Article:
How long does it take to cruise the Sea of Cortez? How long do you have? Here's a seven-month plan.
At one of my Mexico cruising seminars an admitted newbie asked, “How long does it take to cruise the Sea of Cortez?” At first that question may seem silly. If you’re going cruising, aren’t you planning to voyage slowly, poke into all the tranquil anchorages and explore all the villages, towns and resort ports? Not until you’ve sampled a bit of everything can you decide how much time you’ll want to spend there, right?
Not always true. Most U.S. cruisers have time limits, and some insurance policies require owners to stay north of hurricane alley all summer. Plus, as fabled a cruising ground as the Sea of Cortez is, it’s enormous:
• 570 miles north to south
• 1,500 nautical miles of coastline
• More than 100 uninhabited islands
• Environments ranging from dry desert to steamy jungle
For good reasons, many cruisers need a seven-month itinerary of just the must-see or must-do places. If you can’t see them all, see the best. Some are gorgeous while others are renown as cultural watering holes on the gringo trail.
November: Los Cabos
After the arduous voyage down the Pacific side of the Baja California Peninsula, cruisers must stop at either Cabo San Lucas or San Jose del Cabo to thaw out, trade foul-weather gear for the tropical cruising uniform — shorts, T-shirts and flip flops — relax in a marina slip, the first since Ensenada, and treat the boat to a freshwater washdown.
Twenty good eateries immediately surround both marina basins and daily forays into town make it easy to start a Mexico T-shirt collection. Don’t miss the Giggling Marlin. Reprovision at four excellent big-box stores, and pick up holiday goodies at Flora and Fauna in San Jose. Top off the tanks and head out before it gets too crazy.
December: La Paz
With six marinas and swinging room for hundreds of yachts in several almost-free anchorages, La Paz is the largest liveaboard boating community in Mexico. Check in as a “new arrival” on the Cruisers VHF Net at 8 a.m. Monday through Friday, to ask questions and hear the latest nautical news and weather. Visit the Club de Yates de La Paz next to Marina de La Paz for morning coffee and weekly events.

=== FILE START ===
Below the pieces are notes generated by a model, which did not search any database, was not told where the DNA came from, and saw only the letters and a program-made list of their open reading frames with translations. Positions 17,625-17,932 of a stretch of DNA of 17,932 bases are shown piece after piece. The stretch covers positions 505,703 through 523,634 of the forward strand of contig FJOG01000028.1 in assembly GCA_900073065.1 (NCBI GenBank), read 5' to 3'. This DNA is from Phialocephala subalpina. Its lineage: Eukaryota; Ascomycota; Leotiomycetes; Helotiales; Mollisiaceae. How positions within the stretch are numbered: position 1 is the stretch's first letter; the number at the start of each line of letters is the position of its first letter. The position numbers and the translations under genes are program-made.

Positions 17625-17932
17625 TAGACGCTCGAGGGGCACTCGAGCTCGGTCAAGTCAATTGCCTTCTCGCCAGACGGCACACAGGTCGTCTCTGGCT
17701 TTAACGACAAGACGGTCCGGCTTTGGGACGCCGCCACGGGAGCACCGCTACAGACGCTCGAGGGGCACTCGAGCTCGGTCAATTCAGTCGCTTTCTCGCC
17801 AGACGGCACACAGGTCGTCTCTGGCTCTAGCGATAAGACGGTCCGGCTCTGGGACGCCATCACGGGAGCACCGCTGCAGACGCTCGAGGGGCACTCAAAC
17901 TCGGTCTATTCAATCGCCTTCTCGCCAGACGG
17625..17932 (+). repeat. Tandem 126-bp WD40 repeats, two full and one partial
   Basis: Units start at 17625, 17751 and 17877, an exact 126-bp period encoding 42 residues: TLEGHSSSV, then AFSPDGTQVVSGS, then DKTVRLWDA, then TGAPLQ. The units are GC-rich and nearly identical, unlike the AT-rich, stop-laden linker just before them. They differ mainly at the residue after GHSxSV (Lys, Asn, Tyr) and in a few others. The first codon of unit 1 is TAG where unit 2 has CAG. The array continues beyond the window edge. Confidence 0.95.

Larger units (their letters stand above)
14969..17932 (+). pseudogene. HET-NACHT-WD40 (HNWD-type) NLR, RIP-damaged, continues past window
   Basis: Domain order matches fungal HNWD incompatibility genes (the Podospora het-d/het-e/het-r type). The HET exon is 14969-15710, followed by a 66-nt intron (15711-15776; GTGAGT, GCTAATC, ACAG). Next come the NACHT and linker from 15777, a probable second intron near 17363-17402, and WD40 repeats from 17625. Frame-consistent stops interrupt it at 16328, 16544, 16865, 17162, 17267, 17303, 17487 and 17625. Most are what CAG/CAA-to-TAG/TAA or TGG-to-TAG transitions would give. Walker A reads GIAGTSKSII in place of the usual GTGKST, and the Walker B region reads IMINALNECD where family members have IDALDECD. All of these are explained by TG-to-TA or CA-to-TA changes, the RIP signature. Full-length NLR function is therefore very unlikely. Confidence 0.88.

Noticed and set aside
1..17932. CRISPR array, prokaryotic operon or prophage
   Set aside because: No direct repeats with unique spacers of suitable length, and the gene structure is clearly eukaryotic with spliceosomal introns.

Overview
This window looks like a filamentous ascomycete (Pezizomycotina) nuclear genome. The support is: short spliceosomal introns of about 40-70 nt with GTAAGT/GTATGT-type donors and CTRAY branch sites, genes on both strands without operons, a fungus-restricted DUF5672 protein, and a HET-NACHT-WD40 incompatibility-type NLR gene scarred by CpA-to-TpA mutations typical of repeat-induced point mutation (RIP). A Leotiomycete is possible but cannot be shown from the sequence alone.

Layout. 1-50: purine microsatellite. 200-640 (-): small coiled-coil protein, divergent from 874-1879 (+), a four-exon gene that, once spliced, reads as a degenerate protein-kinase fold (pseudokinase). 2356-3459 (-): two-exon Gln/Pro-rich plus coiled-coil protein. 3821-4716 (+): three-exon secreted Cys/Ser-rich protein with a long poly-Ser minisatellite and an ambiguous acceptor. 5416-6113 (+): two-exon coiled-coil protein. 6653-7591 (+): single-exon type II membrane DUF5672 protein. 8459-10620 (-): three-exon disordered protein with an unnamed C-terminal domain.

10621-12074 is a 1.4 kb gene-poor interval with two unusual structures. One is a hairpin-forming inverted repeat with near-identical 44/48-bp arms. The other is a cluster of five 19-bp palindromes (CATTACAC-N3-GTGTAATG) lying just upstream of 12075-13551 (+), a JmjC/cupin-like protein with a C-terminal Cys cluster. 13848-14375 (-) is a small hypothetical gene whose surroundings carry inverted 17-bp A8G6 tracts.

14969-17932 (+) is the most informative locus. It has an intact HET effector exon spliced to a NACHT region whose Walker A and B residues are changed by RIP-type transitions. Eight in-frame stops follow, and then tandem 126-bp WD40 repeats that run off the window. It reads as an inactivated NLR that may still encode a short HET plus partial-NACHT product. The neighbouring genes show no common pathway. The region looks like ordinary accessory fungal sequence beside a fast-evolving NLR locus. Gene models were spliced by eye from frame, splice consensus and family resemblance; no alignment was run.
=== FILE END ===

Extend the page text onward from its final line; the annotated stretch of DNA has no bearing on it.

Flying guests down from LAX for the holidays? Five airlines land at La Paz, while six land at San Jose del Cabo, but it takes a two-hour bus ride to get to La Paz. Take guests snorkeling for the day at Balandra before heading 20 miles to the fabulous Espiritu Santos Islands for three- to five-day excursions.
Puerto Escondido The 115 miles between La Paz and Puerto Escondido is the nicest, most pristine cruising ground in Mexico. If you and your guests enjoy viewing dramatic geological scenery, experiencing marine wildlife up close, swinging at anchor over crystalline turquoise waters, and exploring remote beaches and coves by dinghy or kayak, then take your time.
After exploring the west side of the Espiritu Santos islands, head north. Five easy overnight anchorages can be taken at Evaristo, Gato y Toro, Agua Verde, Candeleros and Honeymoon Cove on Isla Danzante before tucking into a slip or mooring at Marina Puerto Escondido, complete with fuel, a boatyard and restaurants. (Consider this a hurricane hole for the summer.)
Visitors can hike Steinbeck’s Canyon, visit La Salina ghost town on Isla Carmen, catch dorado or roosters off Loreto’s panga darsena, party/dance/ drink under the stars on Loreto’s malecon, or snorkel or standup paddleboard off the dazzling white sandspit off Little Coronado Island. Teens won’t be bored.
Santa Rosalia The second-best cruising ground runs 135 miles from Loreto up to Santa Rosalia. Two stops are imperative: San Juanico, to tie an ornament on the Cruisers Memory Bush, and Playa El Burro inside Bahia Concepcion (the sea within the sea), to say hola to Baja Geary, the daily weather man on the Sonrisa Ham Net.
At Santa Rosalia Harbor, tour the restored El Boleo mines and stock up on bolellos from the French bakery. Take the morning bus uphill to visit quaint San Ignacio, its date palm oasis and its historical 289-year-old mission church.
March: San Carlos
Cross from Santa Rosalia 75 miles to San Carlos, the two-marina resort harbor in Sonora. Before the desert heats up, slowly gunkhole 35 miles north from San Carlos as far as Tastiota, visiting any of 32 small but dramatic anchorages in between — the best of the pristine Found Coast. In one of the bays, Bahia Colorado, we often buy bags of fresh camarones from the shrimp boats that anchor overnight in March.
Balance all that nature with a few nights on the town in San Carlos, and then restock the galley in Guaymas’ supermercados before departing south.
Scoot 175 miles down to Topolobampo, leave the boat at Marina Palmira, and visit the famous Copper Canyon. At Los Mochis, book 6 a.m. first-class seats — starboard side up, port down — aboard the famous El Chepe train that winds through breathtaking scenery into the pine-clad Sierra Madres. For a three-day trip, get off and spend the night at Creel on the canyon’s rim, spend the next day hiking or visiting a Tarahumara village, and then take the train back down to Los Mochis.
Mexico’s second-largest community of liveaboard boaters fills four marinas in the manmade harbor near Mazatlan’s famous Golden Zone — high-rise beach resorts, boutiques and discos. Zip around town in local pulmonias, open air golf carts.
Big-league sportfishing is a sure bet — same latitude as Los Cabos. May brings striped marlin, sailfish, dorado and yellowfin tuna within 10 miles. By June, blue and black marlin arrive. Catch and release is mandatory for sails and advisable for marlin.
By June, cruisers should decide if they’re:
• Seeking a summer hurricane hole in the Sea of Cortez, so they can explore the mainland next winter;
• Scooting south to Central America;
• Returning the boat to the U.S. on a ship or a trailer; or
• Bashing back up the outside of Baja.